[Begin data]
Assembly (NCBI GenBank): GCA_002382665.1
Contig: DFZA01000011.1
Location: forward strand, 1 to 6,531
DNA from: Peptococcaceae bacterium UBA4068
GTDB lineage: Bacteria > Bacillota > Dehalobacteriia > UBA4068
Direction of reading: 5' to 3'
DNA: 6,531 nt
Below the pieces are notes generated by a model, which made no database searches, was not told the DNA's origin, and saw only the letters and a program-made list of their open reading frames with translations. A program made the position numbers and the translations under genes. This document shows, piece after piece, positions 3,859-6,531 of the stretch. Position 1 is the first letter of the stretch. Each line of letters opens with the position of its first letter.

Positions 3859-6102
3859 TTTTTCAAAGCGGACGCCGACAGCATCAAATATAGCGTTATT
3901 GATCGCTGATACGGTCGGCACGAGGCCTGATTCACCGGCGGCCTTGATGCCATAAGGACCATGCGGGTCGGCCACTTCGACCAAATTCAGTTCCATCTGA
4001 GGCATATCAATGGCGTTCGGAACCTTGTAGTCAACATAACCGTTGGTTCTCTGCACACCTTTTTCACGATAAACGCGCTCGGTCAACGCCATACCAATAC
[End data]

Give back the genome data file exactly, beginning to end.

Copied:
Assembly (NCBI GenBank): GCA_002382665.1
Contig: DFZA01000011.1
Location: forward strand, 1 to 6,531
DNA from: Peptococcaceae bacterium UBA4068
GTDB lineage: Bacteria > Bacillota > Dehalobacteriia > UBA4068
Direction of reading: 5' to 3'
DNA: 6,531 nt
Below the pieces are notes generated by a model, which made no database searches, was not told the DNA's origin, and saw only the letters and a program-made list of their open reading frames with translations. A program made the position numbers and the translations under genes. This document shows, piece after piece, positions 3,859-6,531 of the stretch. Position 1 is the first letter of the stretch. Each line of letters opens with the position of its first letter.

Positions 3859-6102
3859 TTTTTCAAAGCGGACGCCGACAGCATCAAATATAGCGTTATT
3901 GATCGCTGATACGGTCGGCACGAGGCCTGATTCACCGGCGGCCTTGATGCCATAAGGACCATGCGGGTCGGCCACTTCGACCAAATTCAGTTCCATCTGA
4001 GGCATATCAATGGCGTTCGGAACCTTGTAGTCAACATAACCGTTGGTTCTCTGCACACCTTTTTCACGATAAACGCGCTCGGTCAACGCCATACCAATAC